If forced to choose between George Smitherman and Rob Ford in a two-horse race, Torontonians would choose the former deputy premier, a new poll suggests.
The Global News Ipsos-Reid poll indicates Mr. Ford, previously the runaway frontrunner in Toronto's mayoral race and still first among the top five candidates, may be losing some of his lead even as he prepares to roll out one of the more significant planks of his tough-on-spending platform.
A survey of 400 Toronto voters released Monday evening found Rob Ford leading with 28 per cent, compared with 23 per cent for his closest rival George Smitherman and 10 per cent for third-place candidate Joe Pantalone. Sarah Thomson and Rocco Rossi were tied, with seven per cent of respondents.
Significantly, this latest Ipsos-Reid poll indicates that if it was just down to the former deputy premier and the grandiloquent Etobicoke councillor, Mr. Smitherman would win - 48 per cent of respondents said they'd vote for him, compared with 45 per cent who said they'd vote for Mr. Ford if the Oct. 25 election were held today.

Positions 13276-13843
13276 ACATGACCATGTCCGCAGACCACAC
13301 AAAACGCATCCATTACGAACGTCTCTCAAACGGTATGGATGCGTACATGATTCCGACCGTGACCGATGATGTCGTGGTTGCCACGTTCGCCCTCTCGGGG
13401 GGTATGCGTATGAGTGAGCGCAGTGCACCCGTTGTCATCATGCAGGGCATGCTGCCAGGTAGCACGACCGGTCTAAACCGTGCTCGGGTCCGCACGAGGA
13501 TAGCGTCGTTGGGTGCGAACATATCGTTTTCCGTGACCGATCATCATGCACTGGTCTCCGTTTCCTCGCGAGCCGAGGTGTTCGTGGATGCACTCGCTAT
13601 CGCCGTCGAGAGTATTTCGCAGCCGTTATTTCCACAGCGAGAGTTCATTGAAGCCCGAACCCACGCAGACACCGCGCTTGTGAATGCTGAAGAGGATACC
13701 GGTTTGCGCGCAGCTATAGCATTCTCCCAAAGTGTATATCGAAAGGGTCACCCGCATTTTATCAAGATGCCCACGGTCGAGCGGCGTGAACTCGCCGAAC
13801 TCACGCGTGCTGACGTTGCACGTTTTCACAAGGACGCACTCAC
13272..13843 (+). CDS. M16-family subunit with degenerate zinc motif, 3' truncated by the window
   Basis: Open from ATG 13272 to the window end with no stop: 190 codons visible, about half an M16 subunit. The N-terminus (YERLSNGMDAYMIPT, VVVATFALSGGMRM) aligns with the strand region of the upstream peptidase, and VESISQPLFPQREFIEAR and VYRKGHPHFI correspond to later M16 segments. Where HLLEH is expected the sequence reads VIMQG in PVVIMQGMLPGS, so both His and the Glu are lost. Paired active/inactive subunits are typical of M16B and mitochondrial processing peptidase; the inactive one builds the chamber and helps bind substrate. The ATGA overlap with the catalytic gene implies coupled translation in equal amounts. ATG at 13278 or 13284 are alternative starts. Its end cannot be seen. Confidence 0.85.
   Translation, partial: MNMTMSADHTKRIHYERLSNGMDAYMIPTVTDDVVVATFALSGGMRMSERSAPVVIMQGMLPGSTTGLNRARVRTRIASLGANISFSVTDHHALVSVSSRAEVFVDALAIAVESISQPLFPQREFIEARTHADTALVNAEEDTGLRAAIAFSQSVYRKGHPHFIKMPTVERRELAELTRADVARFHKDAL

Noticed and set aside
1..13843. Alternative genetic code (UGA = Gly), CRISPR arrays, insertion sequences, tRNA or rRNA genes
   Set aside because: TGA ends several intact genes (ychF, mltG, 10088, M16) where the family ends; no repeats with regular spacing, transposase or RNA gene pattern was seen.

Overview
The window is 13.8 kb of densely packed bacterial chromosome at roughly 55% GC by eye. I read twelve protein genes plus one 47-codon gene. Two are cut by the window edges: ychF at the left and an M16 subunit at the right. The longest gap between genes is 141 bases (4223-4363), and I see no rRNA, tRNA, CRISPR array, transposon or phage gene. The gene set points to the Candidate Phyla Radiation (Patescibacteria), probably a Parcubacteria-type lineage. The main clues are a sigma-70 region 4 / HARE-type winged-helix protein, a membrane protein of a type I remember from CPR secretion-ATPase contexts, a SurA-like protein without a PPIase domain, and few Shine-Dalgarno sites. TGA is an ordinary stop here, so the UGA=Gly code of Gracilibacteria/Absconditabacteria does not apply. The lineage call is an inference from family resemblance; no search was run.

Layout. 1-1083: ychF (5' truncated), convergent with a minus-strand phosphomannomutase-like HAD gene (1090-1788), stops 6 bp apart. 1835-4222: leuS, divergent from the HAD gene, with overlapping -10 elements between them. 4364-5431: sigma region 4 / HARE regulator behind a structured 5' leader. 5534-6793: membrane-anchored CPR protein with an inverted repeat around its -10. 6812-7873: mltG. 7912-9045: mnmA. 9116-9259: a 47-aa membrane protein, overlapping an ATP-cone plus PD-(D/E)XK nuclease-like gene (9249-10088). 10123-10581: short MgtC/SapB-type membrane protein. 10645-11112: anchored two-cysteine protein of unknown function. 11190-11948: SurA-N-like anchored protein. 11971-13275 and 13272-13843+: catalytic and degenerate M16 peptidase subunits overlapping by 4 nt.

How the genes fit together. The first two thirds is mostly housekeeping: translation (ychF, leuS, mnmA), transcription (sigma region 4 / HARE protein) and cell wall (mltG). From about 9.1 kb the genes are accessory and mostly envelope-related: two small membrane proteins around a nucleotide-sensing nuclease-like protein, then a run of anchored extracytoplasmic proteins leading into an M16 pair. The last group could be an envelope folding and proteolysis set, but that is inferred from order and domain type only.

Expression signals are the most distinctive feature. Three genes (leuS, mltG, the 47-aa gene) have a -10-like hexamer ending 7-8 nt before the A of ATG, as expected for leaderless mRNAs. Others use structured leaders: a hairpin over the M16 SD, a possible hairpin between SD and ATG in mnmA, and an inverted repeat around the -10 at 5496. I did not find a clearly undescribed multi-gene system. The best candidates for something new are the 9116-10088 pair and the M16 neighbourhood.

This poll comes less than two weeks after a previous Nanos poll, done for The Globe and Mail, CTV and CP24, gave Mr. Ford a commanding lead over his rival - more than lapping Mr. Smitherman among all voters and garnering 45 per cent among those who've already made up their minds.
This latest Ipsos-Reid poll also gives Mr. Smitherman the lead downtown - an edge he'd lost in the last poll, which indicated Mr. Ford would win by a comfortable margin even in Toronto's urban core.
The new results suggest pile-on efforts by other candidates in an "anyone but Ford" campaign attempting to staunch Mr. Ford's runaway success may be having their desired effect.
All four other candidates have poised themselves in opposition to Mr. Ford, with Mr. Smitherman making a point of contrasting their platforms.
But the poll also indicates those who like Mr. Ford, like him a lot: While 39 per cent of all those polled said they're sure of their choice, 53 per cent of Mr. Ford's supporters are firm in their voting convictions.
Numerous pundits have noted that, popularity aside, voting day can be a mug's game because of a municipal election's abysmally low voter turnout: Less than 40 per cent of Torontonians bothered to cast a ballot in 2006.
That apathy may give Mr. Smitherman an edge, according to these numbers: He's neck-and-neck with Mr. Ford among respondents who said they're "absolutely certain" they'll vote, with 30 per cent and 29 per cent of that vote, respectively.
The poll, conducted by phone Sept. 24-26, is accurate within 4.9 percentage points, 19 times out of 20.
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